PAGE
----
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Airline Stocks Are Soaring, But There’s Still a Long Way Back

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(Bloomberg) — For all the optimism about travel restarting as vaccines are rolled out, airline stocks still have a way to go to make up the ground they lost in the pandemic. It may take signs of a recovery in long-haul flights for the sector to make further gains.

The Bloomberg World Airlines Index soared 15% this month but is 17% below its 2020 peak, set in January before the coronavirus outbreak hit the world with full force. Leisure travel looks set to rebound sharply in coming months, if bookings are any guide, though a revival of business trips and intercontinental flights seems a bit further off.

“Globally, countries still need to reopen their borders, as well as reopen tourist attractions and the like before people travel internationally,” said Helane Becker, an analyst at Cowen Inc. in New York. “Airlines need for things to reopen and for borders to reopen and the revenue issue will resolve itself.”

Among European airlines the big winners have been Ryanair Holdings Plc, the Irish low-cost carrier, and Wizz Air Holdings Plc, the Eastern European company that’s modeled itself after Ryanair. They’ve benefited from a focus on vacationers rather than business clients.

British Airways parent IAG SA on Friday posted its first annual loss in almost 10 years, but said there’s reason for optimism about this summer.

Still, work-related travel may be slower to return given that many businesses have grown more comfortable with remote working and video conferencing.

“As travel restrictions in the U.K. and elsewhere ease, we believe demand will recover quickest at Ryanair, Wizz Air and other low-cost carriers,” Rob Barnett and Conroy Gaynor of Bloomberg Intelligence wrote in a report last week. “A slower pace is likely at full-service airlines such as IAG, as the rebound in long-haul travel may not be as quick.”

Analysts are skeptical about the recovery. Among major European airlines, brokerages see only two providing investors with a positive share-price performance over the next year. For Deutsche Lufthansa AG and Air France-KLM, the average analyst price target implies declines of more than 40%.

In Asia, where the pandemic hit first early last year, a Bloomberg Intelligence index of Asian carriers has surged 5.4% this week, beating the region’s benchmark by the most in more than a decade. The index recouped all the losses from last month, when a resurgence of infections in Asia rattled travel-related stocks. The sector is at the highest since January 2020, when Covid-19 started to force passengers to cancel trips.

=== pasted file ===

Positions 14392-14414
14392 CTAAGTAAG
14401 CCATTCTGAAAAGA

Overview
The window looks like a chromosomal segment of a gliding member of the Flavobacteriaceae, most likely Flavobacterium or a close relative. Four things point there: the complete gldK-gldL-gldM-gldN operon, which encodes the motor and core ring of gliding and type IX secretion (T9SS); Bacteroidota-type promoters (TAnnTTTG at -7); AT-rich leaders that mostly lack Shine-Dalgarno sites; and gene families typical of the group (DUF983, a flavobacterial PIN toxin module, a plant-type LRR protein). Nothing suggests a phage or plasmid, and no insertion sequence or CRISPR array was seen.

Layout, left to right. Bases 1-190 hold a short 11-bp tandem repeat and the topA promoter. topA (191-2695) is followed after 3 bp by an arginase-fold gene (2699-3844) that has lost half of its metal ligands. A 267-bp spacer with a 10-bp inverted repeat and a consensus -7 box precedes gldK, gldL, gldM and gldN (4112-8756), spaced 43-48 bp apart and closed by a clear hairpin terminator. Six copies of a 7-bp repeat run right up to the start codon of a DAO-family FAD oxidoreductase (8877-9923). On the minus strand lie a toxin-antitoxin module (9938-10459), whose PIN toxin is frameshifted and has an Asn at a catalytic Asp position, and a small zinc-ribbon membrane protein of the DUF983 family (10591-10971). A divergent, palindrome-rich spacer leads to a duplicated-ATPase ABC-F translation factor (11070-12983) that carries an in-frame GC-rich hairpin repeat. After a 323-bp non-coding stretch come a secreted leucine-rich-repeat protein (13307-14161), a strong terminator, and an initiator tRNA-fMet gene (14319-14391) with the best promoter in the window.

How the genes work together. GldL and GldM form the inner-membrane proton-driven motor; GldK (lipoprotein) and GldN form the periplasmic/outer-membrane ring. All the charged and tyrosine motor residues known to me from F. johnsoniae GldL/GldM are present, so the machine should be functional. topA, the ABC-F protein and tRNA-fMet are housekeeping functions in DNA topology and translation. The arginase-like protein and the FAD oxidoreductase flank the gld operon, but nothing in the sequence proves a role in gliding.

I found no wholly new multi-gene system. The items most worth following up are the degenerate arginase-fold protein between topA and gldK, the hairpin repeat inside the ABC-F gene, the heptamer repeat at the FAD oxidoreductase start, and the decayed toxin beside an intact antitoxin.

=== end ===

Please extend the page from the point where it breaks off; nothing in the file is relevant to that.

“I think the vaccine news has been priced in,” said Luya You, an analyst at Bocom International in Hong Kong. “For airline stocks to rise further, we really need to see what the vaccine take-up is like later this year.”

If the vaccine is widely accepted, she said, the next thing to watch is whether Asia countries use so-called vaccine passports — certificates to exempt travelers from quarantines or have shorter quarantine time. “This will be a huge catalyst for the sector,” she said.

You has buy ratings on companies in China, where the coronavirus largely has been contained, including China Southern Airlines Co., Air China Ltd. and China Eastern Airlines Corp. The carriers have the potential to grab global market share once international travel resumes, You said.

In the U.S., airline shares have soared since August amid the growing optimism about coronavirus vaccines. The biggest gainers include Hawaiian Holdings Inc., Alaska Air Group In., SkyWest Inc., JetBlue Airways Corp. and Delta Air Lines Inc.

Stronger balance sheets are also supporting the sector’s recovery. Shareholders subsidized the industry’s sudden cash needs through at least 17 stock offerings during the pandemic, according to data compiled by Bloomberg. Carriers that used their equity lifelines are now trading 87% above their offering prices, on average.

However, investor enthusiasm may be getting ahead of itself as Wall Street analysts strike a far more cautious note. While an S&P index of airline stocks is now only down about 14% since the beginning of 2020, the average 2021 earnings estimate for the carriers has stayed around the same level since May, after dropping precipitously in early March of last year.

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